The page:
Cows are a common sight on the Olympic Peninsula, including Sequim, Port Angeles, and Port Townsend. Many who move to this area want a little acreage, and enjoy having a horse, or a cow or two, and perhaps some sheep or goats. Chickens are also popular. If you’ve lived in a condo or on a postage sized lot in the Bay area or any metropolitan area, you may long to have room to breath and have a few animals. Moving from Los Angeles to Sequim is like a breath of fresh air literally, and walking around on two acres in Sequim is like being set free after sharing a neighborhood area no bigger than a prison playground.
No wonder many who retire to Sequim want to spread their wings and have some cows or a horse or some sheep. Some retirees have told me they feel like they are free for the first time in decades. I understand the feeling. I have a cow and two sheep on my 2.58 acres.
Cows and Covenants
If you do want cows or other animals, make sure the property you want to buy does not prohibit animals in the covenants. Of course, if you’re looking at property in the city limits of Sequim or Port Angeles, the zoning code prohibits farm animals.
It’s not easy to find a property that is suitable for animals like horses and cows and sheep, but you do need enough acreage to support the animals, and there are other obvious questions about fencing, grass, watering (and irrigation if the property is within the water management area). We don’t have any pig farms in the area, but if you intend to have a “sounder of swine” you’ll need to do a lot of due diligence, because you could get some push back from neighbors.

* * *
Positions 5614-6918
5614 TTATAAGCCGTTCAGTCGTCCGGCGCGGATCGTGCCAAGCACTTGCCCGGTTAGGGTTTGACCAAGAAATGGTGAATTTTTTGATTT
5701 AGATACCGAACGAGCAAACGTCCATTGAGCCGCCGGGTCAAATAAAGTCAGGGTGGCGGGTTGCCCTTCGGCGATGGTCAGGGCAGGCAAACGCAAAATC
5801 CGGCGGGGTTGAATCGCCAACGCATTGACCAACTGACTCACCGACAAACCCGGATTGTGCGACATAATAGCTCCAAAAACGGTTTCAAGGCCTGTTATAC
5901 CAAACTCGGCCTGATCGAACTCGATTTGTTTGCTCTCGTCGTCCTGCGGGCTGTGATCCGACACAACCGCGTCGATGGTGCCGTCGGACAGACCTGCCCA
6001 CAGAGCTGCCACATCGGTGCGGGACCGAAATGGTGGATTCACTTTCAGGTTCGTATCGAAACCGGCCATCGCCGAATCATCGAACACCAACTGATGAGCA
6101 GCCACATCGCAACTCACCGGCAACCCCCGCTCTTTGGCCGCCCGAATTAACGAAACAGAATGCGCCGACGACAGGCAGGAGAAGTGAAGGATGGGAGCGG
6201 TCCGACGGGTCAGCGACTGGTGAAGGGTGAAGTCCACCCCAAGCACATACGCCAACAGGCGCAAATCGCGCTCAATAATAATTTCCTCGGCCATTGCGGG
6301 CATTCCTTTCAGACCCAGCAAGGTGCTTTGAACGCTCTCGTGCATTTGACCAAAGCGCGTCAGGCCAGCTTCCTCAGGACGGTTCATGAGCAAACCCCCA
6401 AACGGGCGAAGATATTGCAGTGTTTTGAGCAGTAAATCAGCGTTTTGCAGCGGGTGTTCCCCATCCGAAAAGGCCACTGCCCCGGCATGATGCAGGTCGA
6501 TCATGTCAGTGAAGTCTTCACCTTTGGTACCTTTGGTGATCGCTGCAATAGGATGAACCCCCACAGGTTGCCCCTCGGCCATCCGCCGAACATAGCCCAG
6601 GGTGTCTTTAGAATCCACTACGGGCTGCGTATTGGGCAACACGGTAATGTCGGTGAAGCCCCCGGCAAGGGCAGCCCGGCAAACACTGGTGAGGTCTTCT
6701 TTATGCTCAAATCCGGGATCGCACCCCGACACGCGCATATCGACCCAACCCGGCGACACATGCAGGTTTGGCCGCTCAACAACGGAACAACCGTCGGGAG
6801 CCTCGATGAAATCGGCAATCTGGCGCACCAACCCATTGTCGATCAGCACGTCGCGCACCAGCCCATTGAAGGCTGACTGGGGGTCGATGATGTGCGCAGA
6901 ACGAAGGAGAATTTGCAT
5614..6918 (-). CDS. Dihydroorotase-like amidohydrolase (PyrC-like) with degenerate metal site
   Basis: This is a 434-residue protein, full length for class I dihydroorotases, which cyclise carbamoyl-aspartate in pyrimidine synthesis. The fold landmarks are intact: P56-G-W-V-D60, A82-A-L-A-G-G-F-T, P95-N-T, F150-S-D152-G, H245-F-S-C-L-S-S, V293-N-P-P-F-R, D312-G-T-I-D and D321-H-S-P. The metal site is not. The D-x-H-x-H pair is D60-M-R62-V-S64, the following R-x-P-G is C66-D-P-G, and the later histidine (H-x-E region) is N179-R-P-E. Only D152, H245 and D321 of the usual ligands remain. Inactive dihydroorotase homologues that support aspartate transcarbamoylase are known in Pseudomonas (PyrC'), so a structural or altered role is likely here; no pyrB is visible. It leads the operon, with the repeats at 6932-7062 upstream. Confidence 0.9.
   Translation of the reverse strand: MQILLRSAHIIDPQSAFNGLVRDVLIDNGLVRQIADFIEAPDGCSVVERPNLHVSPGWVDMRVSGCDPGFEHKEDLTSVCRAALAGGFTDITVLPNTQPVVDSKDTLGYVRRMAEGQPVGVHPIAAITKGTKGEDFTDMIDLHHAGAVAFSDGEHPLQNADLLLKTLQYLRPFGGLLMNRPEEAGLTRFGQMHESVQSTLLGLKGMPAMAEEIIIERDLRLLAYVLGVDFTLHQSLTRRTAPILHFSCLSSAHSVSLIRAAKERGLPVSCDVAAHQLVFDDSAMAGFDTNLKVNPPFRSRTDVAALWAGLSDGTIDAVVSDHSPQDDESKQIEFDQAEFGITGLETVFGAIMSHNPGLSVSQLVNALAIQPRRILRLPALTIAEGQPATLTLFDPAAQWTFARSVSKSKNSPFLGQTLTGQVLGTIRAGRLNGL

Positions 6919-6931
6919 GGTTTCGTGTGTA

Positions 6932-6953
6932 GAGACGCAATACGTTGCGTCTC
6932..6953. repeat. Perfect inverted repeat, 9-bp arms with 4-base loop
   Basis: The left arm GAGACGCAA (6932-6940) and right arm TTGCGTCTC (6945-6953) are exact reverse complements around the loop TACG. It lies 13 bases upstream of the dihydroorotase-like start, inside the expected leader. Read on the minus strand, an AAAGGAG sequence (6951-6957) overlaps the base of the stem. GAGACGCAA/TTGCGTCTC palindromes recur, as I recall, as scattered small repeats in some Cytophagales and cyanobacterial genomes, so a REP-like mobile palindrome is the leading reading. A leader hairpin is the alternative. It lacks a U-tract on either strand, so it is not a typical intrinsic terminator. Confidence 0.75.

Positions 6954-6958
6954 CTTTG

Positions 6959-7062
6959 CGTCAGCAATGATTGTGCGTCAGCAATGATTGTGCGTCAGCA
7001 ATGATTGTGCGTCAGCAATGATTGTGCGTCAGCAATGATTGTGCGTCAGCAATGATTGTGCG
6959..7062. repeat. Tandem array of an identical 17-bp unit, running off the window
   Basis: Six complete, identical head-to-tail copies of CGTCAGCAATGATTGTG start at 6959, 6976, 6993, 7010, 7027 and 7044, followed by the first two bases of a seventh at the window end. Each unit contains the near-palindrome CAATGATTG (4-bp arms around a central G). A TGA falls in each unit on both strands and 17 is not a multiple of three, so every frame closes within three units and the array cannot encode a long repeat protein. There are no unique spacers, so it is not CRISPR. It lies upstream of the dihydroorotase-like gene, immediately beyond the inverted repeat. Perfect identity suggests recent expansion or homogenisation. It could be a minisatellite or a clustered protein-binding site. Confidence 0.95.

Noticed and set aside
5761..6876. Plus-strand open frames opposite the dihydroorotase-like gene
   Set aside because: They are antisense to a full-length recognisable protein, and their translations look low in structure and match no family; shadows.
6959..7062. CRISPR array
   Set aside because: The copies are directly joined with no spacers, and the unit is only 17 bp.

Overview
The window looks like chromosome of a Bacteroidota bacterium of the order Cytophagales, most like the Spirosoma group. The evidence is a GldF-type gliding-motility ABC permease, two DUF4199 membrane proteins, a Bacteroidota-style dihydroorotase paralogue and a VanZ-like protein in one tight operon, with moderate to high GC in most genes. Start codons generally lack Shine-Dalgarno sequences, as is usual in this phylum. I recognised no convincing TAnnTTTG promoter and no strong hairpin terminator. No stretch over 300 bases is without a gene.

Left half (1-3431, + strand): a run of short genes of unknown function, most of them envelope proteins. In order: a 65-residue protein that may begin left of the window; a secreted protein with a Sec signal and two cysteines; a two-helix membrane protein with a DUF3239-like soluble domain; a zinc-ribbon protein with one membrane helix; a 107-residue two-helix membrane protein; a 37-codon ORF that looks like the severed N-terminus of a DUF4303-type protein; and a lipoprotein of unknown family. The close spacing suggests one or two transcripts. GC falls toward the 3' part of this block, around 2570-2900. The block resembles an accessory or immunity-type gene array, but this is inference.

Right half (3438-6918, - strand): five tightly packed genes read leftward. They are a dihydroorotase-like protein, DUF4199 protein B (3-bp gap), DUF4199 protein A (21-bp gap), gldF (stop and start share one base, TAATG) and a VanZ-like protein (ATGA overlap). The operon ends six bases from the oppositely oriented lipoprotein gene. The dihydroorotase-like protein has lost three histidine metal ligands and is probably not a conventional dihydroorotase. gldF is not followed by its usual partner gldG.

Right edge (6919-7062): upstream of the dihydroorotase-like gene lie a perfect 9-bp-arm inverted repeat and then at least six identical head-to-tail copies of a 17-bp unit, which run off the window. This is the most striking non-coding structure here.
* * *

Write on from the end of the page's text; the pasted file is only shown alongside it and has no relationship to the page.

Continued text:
Cows and Lawn Mowers
If you have several acres as I do, you may want a couple of grazing cows or other animals to keep the grass in the fields neatly mowed right up to the fences and around the fence posts. I don’t have to mow or use a weed eater in my fields, because the cows and sheep do all the work, and they do an exceedingly good job.
The other important feature to look for would be a small barn or horse stalls, or at least shelter that can protect the animals during storms. Cows and horses are tough, but in cold or rainy weather, they do need shelter.
Last Updated on May 19, 2016 by Chuck Marunde